John Stone (baseball)

John Thomas Stone (October 10, 1905 – November 30, 1955), nicknamed "Rocky," was an outfielder in Major League Baseball who played eleven seasons with the Detroit Tigers (1928–1933) and Washington Senators (1934–1938). Stone hit over .300 seven times in his career and had a career batting average of .310.

Stone played baseball for the Maryville College Fighting Scots in his home state of Tennessee from 1925-1928. The Fighting Scots were 15-2 in Stone's senior year. Stone signed with the Detroit Tigers and after a short stint in the minor leagues at Evansville, he appeared in his first Major League game on August 31, 1928, just a few months after leaving college. In his first partial season, Stone hit an impressive .354 in 26 games with 15 extra base hits and a .549 slugging percentage.

In his second season (1929), Stone's batting average dropped 94 points to .260, but he returned to solid hitting in 1930 with a .311 batting average and a .452 slugging percentage. During July and August 1930, Stone had a 27-game hitting streak. Only five Detroit Tigers (Ty Cobb, Goose Goslin, Ron LeFlore, Dale Alexander, and Pete Fox) have had longer hitting streaks.

Stone's fourth big league season in 1931 was his best. His .327 batting average was 10th best in the American League. He led the league in singles (142) and was also among the league leaders in hits (191), triples (11), and stolen bases (13). Stone was also 16th in the American League's Most Valuable Player voting for 1931.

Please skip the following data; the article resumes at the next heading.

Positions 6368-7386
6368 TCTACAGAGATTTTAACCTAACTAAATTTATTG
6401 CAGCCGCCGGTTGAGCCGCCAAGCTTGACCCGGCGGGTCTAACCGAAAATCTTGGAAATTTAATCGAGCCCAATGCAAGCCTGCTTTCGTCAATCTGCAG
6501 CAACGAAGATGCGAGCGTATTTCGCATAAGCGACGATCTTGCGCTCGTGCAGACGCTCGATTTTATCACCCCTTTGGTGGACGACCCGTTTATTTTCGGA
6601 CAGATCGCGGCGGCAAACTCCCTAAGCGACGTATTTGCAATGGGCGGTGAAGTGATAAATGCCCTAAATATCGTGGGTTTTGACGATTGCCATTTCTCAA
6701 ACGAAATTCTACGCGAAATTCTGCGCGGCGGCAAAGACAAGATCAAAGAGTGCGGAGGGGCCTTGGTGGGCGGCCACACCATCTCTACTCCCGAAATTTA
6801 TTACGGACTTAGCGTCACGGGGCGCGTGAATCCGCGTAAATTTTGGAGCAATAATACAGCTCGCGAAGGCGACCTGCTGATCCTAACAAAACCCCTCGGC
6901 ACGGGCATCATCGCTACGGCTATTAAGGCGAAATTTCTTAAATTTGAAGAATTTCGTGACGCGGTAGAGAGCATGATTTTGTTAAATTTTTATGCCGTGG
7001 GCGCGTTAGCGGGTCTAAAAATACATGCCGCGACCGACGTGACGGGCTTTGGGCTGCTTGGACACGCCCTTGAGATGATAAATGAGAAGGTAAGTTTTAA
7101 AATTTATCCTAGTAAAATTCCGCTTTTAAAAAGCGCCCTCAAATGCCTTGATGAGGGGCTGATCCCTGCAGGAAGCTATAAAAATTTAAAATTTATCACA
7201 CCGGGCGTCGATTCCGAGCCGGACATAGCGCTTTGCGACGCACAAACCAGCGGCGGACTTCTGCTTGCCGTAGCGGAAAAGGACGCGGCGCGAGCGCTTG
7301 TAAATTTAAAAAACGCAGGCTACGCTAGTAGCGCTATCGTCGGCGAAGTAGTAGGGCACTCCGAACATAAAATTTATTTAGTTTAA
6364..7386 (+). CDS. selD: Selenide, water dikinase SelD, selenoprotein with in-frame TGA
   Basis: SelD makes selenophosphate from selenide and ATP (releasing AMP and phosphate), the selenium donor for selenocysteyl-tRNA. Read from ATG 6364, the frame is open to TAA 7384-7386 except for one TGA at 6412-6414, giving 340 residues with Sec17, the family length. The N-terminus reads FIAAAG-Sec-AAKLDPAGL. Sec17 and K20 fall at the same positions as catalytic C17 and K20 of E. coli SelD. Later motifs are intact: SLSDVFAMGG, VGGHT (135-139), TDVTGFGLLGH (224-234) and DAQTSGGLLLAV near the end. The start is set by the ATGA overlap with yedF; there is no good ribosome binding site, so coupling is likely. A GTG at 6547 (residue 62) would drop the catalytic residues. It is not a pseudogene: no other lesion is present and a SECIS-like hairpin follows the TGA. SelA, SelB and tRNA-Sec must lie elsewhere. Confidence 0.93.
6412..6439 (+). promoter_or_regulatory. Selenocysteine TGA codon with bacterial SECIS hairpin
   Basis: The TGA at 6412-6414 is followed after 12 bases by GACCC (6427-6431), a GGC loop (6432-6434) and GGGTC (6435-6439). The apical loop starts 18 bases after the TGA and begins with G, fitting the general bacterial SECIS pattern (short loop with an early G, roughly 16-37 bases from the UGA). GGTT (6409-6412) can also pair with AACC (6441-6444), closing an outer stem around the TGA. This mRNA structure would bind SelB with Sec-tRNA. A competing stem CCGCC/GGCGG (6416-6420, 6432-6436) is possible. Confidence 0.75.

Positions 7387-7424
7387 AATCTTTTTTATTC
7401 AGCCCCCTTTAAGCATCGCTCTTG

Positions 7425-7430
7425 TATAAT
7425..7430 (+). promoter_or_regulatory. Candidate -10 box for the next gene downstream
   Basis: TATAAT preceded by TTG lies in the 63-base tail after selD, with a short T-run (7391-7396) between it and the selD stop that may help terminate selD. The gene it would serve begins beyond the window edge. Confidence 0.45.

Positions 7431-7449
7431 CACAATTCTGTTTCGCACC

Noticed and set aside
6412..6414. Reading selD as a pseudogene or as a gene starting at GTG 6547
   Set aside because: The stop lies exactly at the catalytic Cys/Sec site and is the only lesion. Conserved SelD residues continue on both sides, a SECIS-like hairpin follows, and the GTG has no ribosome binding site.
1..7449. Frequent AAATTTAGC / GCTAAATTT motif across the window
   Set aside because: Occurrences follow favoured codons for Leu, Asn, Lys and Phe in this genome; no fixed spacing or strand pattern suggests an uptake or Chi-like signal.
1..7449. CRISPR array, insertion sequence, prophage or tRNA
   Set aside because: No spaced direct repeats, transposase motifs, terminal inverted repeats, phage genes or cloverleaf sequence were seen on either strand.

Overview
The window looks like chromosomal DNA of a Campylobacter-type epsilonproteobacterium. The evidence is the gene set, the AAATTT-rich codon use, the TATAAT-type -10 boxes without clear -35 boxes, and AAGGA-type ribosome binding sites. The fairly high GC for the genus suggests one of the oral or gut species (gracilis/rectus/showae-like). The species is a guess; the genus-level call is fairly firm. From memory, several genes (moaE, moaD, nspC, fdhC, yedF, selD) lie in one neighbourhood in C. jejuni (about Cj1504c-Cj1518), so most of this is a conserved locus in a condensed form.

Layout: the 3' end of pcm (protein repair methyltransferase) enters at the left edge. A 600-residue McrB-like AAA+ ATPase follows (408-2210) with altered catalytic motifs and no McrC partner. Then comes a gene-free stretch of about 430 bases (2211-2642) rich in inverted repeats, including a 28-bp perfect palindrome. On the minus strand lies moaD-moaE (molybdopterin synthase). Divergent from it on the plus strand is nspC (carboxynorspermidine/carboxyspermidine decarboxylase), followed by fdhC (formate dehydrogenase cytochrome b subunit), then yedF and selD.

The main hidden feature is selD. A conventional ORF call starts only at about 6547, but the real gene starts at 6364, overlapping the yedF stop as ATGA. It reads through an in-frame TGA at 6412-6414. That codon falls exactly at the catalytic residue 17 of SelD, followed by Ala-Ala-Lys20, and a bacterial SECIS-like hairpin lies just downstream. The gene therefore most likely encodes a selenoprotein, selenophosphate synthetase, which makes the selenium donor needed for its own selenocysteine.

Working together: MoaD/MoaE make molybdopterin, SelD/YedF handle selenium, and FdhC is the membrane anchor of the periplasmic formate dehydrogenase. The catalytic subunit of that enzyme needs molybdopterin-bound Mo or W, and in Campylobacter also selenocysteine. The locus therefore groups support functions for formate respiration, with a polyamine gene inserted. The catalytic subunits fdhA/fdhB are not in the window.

In 1932, Stone continued as one of the top batters in the league, with 64 extra base hits, 108 RBIs and a .486 slugging percentage. He was 9th in the AL in total bases with 283 and among the Top 10 in triples, home runs and RBIs.

On May 30, 1933, Stone became the first major leaguer to collect six extra base hits in a regulation length doubleheader‚ as he collected four doubles and two home runs against the St. Louis Browns.

After a 1933 season with 55 extra base hits and a .434 slugging percentage, Stone was traded to the Washington Senators. Stone was so highly regarded that the Senators sent Hall of Fame outfielder Goose Goslin to the Tigers in an even trade for Stone. Goslin went on to help the Tigers win back-to-back pennants in 1934 and 1935, while the Senators dropped from 1st place to seventh place in 1934.

Stone died in 1955 at age 50 in Shelbyville, Tennessee. He was buried at the Odd Fellows-Masonic Cemetery in Lynchburg, Tennessee.

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